On the other side of this is the TRUE rebel who reads the Bible and claims they alone have come to a conclusion different than every other Christian in history. Such a person often comes up with a doctrine never taught in historic Christianity and when people reject this doctrine and the person advocating it, the person may go into "Martyr Complex" mode -- woe is me, I'm being persecuted for Christ's sake -- when in reality they are being opposed for their OWN sake.
As a regular listener to the Rush Limbaugh show, I find that liberalism is almost identical in the theological world as it is in the political. You have all the same elements; liberals, conservatives, "RINOS" (Republican in Name Only) compromisers and those who will say anything to be loved and accepted by whichever group seems to be carrying the tide.
In theological circles I have found that it is not so much what a person says, or even how they say it; but who they are. If your name has been vilified; then no matter what you say it will be rejected or ignored. Another person can say almost the EXACT same thing, with perhaps even a harsher tone and their words will be pondered or praised.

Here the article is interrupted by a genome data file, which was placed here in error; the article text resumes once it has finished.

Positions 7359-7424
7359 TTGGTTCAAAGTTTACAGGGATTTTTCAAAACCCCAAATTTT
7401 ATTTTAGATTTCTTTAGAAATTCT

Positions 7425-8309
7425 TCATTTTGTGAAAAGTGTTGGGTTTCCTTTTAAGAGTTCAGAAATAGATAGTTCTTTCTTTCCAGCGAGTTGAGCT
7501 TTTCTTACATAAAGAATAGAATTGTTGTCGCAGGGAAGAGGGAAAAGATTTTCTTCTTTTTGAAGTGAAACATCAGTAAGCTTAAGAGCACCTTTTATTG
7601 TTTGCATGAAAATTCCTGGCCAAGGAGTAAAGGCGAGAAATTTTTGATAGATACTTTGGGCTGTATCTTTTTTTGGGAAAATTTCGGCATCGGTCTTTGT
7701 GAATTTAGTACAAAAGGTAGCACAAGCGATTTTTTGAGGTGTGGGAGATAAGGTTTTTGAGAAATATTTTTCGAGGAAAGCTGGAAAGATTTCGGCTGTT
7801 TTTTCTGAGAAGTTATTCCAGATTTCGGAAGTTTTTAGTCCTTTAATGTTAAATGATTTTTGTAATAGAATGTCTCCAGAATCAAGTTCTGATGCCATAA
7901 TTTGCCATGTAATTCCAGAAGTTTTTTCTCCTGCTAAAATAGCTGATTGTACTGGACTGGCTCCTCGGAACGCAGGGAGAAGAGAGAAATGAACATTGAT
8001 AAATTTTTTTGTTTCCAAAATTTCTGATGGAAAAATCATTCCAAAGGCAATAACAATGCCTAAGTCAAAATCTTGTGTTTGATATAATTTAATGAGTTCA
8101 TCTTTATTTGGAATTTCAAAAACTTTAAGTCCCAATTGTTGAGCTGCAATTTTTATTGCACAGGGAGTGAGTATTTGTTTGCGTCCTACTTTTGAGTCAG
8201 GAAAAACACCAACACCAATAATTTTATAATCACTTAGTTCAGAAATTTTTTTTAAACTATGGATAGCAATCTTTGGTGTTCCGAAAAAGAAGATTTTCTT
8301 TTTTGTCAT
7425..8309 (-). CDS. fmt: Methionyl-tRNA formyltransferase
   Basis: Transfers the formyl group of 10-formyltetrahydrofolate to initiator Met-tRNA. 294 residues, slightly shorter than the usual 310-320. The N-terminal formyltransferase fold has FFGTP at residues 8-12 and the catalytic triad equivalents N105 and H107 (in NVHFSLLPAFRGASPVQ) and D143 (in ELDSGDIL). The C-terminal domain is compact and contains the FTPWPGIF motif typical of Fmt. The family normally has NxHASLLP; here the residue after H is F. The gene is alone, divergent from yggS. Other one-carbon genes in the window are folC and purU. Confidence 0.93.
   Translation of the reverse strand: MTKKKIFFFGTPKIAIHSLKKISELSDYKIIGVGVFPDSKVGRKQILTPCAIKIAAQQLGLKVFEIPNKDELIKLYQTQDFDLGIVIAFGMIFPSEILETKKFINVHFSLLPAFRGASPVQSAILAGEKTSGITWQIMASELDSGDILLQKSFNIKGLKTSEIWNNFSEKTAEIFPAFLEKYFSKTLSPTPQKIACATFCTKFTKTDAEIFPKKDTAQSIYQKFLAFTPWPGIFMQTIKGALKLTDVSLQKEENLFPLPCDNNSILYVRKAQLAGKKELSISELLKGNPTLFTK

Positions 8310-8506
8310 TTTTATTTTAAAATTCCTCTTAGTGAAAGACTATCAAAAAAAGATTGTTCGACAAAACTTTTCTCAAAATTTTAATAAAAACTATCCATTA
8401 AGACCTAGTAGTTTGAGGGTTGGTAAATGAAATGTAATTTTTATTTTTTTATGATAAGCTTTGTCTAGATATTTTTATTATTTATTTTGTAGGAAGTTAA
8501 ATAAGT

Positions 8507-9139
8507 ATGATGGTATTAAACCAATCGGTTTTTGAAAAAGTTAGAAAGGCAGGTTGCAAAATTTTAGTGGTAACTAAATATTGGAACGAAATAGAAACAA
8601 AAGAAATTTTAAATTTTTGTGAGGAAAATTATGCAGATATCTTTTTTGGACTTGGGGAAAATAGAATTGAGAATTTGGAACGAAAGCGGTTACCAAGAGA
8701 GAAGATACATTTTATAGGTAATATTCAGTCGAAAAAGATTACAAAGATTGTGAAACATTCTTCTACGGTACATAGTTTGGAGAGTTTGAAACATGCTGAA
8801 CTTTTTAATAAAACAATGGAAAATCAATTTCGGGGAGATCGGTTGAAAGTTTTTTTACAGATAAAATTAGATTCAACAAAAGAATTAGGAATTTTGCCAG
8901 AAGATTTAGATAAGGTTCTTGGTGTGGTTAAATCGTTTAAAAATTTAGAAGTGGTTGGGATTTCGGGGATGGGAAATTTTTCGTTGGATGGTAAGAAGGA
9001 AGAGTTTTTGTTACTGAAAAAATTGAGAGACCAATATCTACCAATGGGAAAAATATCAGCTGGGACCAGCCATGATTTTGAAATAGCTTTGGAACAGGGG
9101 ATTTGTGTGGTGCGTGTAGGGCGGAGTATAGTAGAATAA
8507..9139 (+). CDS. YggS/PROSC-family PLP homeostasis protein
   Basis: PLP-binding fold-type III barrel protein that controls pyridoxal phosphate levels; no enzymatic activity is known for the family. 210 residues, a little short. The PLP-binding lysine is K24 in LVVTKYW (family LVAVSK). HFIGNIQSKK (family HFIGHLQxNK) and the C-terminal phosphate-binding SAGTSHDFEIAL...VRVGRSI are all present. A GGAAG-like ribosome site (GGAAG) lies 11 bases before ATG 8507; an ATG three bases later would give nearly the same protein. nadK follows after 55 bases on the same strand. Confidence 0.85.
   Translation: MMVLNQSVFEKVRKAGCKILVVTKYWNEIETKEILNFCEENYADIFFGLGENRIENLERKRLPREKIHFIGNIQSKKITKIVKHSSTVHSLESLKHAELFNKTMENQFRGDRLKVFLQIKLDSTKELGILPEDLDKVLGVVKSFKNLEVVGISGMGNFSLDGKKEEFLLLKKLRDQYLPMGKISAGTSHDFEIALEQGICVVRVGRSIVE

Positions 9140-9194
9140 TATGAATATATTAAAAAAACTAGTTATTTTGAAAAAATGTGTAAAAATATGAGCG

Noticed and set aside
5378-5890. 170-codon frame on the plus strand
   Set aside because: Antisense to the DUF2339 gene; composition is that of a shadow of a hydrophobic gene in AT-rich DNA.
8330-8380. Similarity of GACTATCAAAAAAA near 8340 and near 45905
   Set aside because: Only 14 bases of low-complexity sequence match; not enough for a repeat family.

Sometimes when Christians think of the word presuppose they consider it a negative since Christians want not to presuppose or assume but rather allow the Bible to determine our beliefs. But theologically and philosophically speaking, everyone presupposes when is comes to claims or propositions. What is important is whether our presuppositions are accurate or are flawed.
In this 44 minute podcast Roderick is joined by Dr. James Anderson of the Reformed Theological Seminary as Dr. Anderson gives an introductory summation of Presuppositionalism and especially how it is articulated from the two dominant "schools"; that of the late Cornelius Van Til and Gordon Clark.